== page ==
A group of researchers from the French National Institute of Health and Medical Research in Bordeaux have produced what they call a “human textile” that could be used for repairing wounds. By growing yarn from human skin cells, scientists are exploring ways to improve the process for skin grafting and organ repair.
This story may sound like something out of the Netflix series “Black Mirror”, but it’s a promising new medical technique that could help a lot of patients.
“This material can be used as a simple suture to close a wound or can be assembled into fully biological, human tissue,” the researchers explained in their paper, which was published in the journal Acta Biomaterialia.
According to the team, the yarn could be superior to current materials since it will not only be used in a number of medical procedures, but will be able to truly integrate into the patient’s body. The string-like substance can be knitted, crocheted, and sewed to create things like pouches, valves and tubes, and even perforated membranes.
“This novel strategy holds the promise of a next generation of medical textiles that will be mechanically strong without any foreign scaffolding,” they explained in the paper. According to the research team, this is a huge plus as the human body can often reject scaffolding and other materials as a foreign object.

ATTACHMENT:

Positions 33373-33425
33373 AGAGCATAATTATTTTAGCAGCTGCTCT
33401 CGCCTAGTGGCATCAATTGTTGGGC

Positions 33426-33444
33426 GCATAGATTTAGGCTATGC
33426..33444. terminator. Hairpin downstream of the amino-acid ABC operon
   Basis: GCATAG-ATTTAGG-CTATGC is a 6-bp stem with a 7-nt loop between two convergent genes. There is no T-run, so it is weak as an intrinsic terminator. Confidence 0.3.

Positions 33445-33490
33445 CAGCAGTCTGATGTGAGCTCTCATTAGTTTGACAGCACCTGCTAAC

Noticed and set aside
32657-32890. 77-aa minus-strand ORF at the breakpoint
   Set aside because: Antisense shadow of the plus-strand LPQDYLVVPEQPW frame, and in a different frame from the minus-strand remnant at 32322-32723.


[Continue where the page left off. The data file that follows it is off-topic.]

“Most permanent synthetic biomaterials are recognized as foreign by the innate immune system, which leads to the well-described ‘foreign body reaction’ upon implantation,” they wrote.
These types of immune system responses can complicate the healing process.
“These human textiles offer a unique level of biocompatibility and represent a new generation of completely biological tissue-engineered products,” they said.
So how did they create this weird, futuristic yarn? First, the researchers cut sheets of human skin cells into long strips and then “wove” them into a yarn-like material that can be fabricated into a variety of shapes.
To date, the researchers have stitched up a rat’s wounds; it healed fully over the course of two weeks. The team has also successfully created a skin graft — with the help of a custom-designed loom — to stop a sheep’s artery from leaking.
The team was previously successful at creating artificial blood vessels made from rolled-up sheets of biomaterial. This research builds on that success.